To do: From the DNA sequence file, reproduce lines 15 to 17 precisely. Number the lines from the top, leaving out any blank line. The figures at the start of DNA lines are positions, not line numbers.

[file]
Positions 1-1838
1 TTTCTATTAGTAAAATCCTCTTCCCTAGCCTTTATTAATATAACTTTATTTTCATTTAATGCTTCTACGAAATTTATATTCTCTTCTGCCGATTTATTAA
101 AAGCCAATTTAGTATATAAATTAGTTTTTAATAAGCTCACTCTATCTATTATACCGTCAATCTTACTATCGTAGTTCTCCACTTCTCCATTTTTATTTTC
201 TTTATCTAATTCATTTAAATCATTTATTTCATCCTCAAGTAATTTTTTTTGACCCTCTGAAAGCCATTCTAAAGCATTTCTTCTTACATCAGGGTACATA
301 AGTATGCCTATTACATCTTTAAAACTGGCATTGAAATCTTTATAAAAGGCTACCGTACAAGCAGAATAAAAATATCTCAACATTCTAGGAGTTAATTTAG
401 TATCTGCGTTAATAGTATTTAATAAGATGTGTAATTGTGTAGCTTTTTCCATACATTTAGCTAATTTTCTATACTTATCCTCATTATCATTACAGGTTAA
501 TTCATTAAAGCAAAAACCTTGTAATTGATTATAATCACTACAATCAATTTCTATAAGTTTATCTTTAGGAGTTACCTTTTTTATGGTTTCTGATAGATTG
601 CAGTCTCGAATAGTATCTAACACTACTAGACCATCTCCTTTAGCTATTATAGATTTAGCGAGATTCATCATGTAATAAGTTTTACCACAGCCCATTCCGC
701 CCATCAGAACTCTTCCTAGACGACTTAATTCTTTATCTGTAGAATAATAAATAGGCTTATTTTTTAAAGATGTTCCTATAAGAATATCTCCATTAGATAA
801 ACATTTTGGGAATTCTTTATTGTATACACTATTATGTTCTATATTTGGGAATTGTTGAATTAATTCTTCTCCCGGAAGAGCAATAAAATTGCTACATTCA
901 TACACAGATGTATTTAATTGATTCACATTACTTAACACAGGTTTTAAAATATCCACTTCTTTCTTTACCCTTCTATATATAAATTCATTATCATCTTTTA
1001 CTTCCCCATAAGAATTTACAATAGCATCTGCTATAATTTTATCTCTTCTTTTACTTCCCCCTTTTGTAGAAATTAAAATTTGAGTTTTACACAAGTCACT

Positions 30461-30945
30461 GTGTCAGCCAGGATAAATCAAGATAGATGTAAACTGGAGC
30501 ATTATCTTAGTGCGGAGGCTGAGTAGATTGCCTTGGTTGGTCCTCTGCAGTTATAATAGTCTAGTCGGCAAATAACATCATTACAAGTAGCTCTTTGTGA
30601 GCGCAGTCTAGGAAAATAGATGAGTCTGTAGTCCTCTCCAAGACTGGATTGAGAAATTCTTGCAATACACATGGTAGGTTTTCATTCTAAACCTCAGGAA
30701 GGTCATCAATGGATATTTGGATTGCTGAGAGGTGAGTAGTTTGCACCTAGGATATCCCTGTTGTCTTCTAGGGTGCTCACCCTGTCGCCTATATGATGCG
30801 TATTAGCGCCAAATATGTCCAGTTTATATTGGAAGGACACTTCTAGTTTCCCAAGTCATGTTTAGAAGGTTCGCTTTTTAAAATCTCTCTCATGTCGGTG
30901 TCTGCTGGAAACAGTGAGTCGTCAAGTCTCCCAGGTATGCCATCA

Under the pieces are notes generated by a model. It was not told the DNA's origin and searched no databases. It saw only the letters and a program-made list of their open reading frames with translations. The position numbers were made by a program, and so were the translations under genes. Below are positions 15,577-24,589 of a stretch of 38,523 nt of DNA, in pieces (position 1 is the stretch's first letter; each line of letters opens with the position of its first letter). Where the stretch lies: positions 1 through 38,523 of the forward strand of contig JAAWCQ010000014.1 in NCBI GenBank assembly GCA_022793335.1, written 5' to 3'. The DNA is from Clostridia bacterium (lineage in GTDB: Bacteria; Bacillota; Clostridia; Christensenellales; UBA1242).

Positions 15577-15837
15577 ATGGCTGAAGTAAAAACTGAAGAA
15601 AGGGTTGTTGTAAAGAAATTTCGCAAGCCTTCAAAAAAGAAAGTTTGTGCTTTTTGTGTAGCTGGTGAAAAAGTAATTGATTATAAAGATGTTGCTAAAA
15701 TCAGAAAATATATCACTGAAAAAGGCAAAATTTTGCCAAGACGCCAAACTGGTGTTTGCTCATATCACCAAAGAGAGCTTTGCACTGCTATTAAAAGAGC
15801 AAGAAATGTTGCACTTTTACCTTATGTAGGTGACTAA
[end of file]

30501 ATTATCTTAGTGCGGAGGCTGAGTAGATTGCCTTGGTTGGTCCTCTGCAGTTATAATAGTCTAGTCGGCAAATAACATCATTACAAGTAGCTCTTTGTGA
30601 GCGCAGTCTAGGAAAATAGATGAGTCTGTAGTCCTCTCCAAGACTGGATTGAGAAATTCTTGCAATACACATGGTAGGTTTTCATTCTAAACCTCAGGAA
30701 GGTCATCAATGGATATTTGGATTGCTGAGAGGTGAGTAGTTTGCACCTAGGATATCCCTGTTGTCTTCTAGGGTGCTCACCCTGTCGCCTATATGATGCG